Man at center of North Carolina election scandal was convicted of felony fraud

Leslie McCrae Dowless (right) and his brother.


The North Carolina State Board of Elections voted unanimously to not certify the results of the congressional race between Republican Mark Harris and Democrat Dan McCready. The unofficial tally has Harris ahead by just 905 votes.

The decision comes after substantial evidence of improprieties involving absentee ballots. A series of affidavits submitted suggests that a man named Leslie McCrae Dowless, who was hired by the Harris campaign through a contractor, systematically falsified, manipulated, and potentially destroyed absentee ballots -- particularly in Bladen County. Harris won Bladen County by 1,557 votes, more than his margin statewide.

Analysis of the vote in Bladen shows significant statistical anomalies in absentee voting. 7.5% of voters in Bladen requested absentee ballots, while in most counties it was less than 3%. In Bladen, Republicans represented just 19% of voters who requested absentee ballots, but Harris won 61% of the absentee vote.

According to the affidavits, McCrae Dowless and his team allegedly showed up at voters doors and collected absentee ballots, which is illegal. Here is one example:

Jim Morrill@jimmorrillHere's another affidavit from a Bladen absentee voter. One reason why state officials apparently looking into such cases. #ncpol #nc9 #ncga

Another person filed an affidavit saying McCrae Dowless said he was hired by Harris to work the absentee ballot operation in Bladen County. If Harris won, McCrae Dowless said he would be paid $40,000 in cash.

As the problems in North Carolina's 9th District have garnered national attention, one important aspect of the story has gone unreported: McCrae Dowless' criminal record. Records from the North Carolina Department Of Public Safety obtained by Popular Information reveal McCrae Dowless has been convicted of multiple crimes.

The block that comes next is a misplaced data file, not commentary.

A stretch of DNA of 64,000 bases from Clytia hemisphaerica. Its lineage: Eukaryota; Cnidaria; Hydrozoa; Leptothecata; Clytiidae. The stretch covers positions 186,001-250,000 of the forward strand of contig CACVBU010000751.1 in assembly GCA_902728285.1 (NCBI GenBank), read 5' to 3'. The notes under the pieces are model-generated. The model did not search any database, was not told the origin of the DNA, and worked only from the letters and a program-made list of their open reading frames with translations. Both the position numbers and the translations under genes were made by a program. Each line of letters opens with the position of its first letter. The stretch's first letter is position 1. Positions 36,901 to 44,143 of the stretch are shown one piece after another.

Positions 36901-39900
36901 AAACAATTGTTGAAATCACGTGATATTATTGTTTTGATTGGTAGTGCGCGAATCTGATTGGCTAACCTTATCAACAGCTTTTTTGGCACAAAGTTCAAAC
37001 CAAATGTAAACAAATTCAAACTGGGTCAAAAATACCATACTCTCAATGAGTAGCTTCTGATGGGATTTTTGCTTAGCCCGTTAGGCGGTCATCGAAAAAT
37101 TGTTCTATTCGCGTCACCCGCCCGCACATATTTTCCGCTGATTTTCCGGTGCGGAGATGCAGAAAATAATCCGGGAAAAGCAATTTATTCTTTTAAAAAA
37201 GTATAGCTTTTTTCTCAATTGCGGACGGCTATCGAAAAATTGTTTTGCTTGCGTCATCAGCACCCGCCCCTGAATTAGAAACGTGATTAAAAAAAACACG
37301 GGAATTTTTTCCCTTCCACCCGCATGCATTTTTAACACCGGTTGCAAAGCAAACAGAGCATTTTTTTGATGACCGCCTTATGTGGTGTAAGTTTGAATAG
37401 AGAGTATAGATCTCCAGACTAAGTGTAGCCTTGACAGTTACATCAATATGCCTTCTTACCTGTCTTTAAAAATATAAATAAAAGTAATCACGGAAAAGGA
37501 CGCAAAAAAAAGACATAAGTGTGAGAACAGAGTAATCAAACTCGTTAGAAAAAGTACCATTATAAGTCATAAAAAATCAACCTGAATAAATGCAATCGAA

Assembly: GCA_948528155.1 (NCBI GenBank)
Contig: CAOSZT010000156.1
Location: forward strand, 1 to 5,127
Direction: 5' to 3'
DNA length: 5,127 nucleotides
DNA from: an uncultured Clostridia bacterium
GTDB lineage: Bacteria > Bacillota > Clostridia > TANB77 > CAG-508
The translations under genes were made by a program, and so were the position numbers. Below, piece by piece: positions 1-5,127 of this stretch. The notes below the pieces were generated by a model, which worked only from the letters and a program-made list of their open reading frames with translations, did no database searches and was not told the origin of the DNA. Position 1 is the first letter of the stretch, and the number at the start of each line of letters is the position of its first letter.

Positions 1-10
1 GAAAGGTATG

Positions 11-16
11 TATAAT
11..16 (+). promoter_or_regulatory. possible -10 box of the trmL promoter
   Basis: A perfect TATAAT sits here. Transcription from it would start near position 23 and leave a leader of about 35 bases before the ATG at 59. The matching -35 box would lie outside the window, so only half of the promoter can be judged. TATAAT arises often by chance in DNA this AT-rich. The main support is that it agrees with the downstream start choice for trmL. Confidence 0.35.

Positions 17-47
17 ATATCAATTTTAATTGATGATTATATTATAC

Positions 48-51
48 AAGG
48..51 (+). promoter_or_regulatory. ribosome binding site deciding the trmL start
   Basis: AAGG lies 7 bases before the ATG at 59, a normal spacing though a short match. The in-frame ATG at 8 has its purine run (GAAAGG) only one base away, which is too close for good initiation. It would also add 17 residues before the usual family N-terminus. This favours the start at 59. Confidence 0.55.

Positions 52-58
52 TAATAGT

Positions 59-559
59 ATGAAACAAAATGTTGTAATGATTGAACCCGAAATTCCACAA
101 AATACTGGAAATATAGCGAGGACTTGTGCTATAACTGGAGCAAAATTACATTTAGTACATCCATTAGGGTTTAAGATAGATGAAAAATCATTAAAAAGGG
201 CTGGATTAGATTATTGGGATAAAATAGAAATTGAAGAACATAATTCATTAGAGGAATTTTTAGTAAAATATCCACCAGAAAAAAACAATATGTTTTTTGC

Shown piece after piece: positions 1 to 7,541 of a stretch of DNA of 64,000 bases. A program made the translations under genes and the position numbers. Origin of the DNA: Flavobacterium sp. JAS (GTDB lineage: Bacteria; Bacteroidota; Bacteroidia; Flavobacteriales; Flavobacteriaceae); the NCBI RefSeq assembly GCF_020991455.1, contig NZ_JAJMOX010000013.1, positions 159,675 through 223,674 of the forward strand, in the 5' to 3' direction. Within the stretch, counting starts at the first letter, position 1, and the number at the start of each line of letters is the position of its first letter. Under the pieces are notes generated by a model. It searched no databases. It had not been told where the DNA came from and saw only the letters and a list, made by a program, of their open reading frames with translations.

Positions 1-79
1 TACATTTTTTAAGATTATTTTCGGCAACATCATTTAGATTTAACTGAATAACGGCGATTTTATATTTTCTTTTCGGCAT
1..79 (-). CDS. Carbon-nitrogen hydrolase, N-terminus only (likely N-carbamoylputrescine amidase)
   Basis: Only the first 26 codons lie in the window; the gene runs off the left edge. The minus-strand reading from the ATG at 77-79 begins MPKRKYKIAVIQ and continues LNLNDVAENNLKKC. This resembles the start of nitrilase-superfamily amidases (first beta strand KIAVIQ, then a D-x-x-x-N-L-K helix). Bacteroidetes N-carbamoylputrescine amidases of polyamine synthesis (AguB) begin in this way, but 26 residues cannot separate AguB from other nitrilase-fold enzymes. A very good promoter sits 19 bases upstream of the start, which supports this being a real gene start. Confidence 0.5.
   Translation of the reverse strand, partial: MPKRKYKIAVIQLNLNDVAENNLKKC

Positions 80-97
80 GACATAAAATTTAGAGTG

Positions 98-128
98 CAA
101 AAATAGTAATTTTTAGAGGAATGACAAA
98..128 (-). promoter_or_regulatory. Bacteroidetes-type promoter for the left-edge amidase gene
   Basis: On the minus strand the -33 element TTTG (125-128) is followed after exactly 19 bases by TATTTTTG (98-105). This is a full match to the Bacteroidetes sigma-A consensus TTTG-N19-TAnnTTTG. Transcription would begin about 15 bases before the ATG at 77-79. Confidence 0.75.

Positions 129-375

On August 22, 1990, a 24-year-old employee of McCrae Dowless’ auto sales business, Charles Simmons Jr., died in a single car accident. After Simmons’ death, McCrae Dowless forged Simmons’ signature on a life insurance policy and backdated it to August 20. He named himself the beneficiary.

McCrae Dowless paid one month of premiums, which was $38.19. He then submitted a claim. On November 30, 1990, he received a check for $163,541.92. He pleaded guilty to felony fraud on May 21, 1992.

McCrae Dowless received a suspended sentence and was placed on probation but he violated his parole. His probation was revoked and he served about 6 months in jail for his crime in 1995.

McCrae Dowless also has several misdemeanor convictions for writing bad checks and failing to pay taxes.  

In 2016, McCrae Dowless alleged there was absentee ballot voter fraud targeting then-Governor of North Carolina Pat McCrory (R). But when McCrae Dowless appeared before election officials to detail his allegations, he appeared to acknowledge that he was involved in fraud.

The hearing was reported by the popular radio show This American Life.

Here's what tumbles out of McCrae under the board's questioning. He had some people working for him, getting out the vote-- volunteers, McCrae calls them. The volunteers, though, were allegedly getting paid for each ballot they turned in. That is illegal. One of the voters who signed an affidavit said that Get Out the Vote workers came by and had her family request absentee ballots. But then they never received their absentee ballots in the mail like they were supposed to. Then, when the family went to vote on election day, they were told they'd already voted. In essence, McCrae's getting accused of paying people to obtain absentee ballots, fill them out, and cast their votes on someone else's behalf. That, for sure, is illegal. McCrae says he didn't do anything wrong.

An election board member then calls for further criminal investigation, what appears to be Republican voter fraud.

The State Board of Elections will hold a hearing on what happened in Bladen and neighboring counties on or before December 21. Under state law, the board has the power to order new elections.


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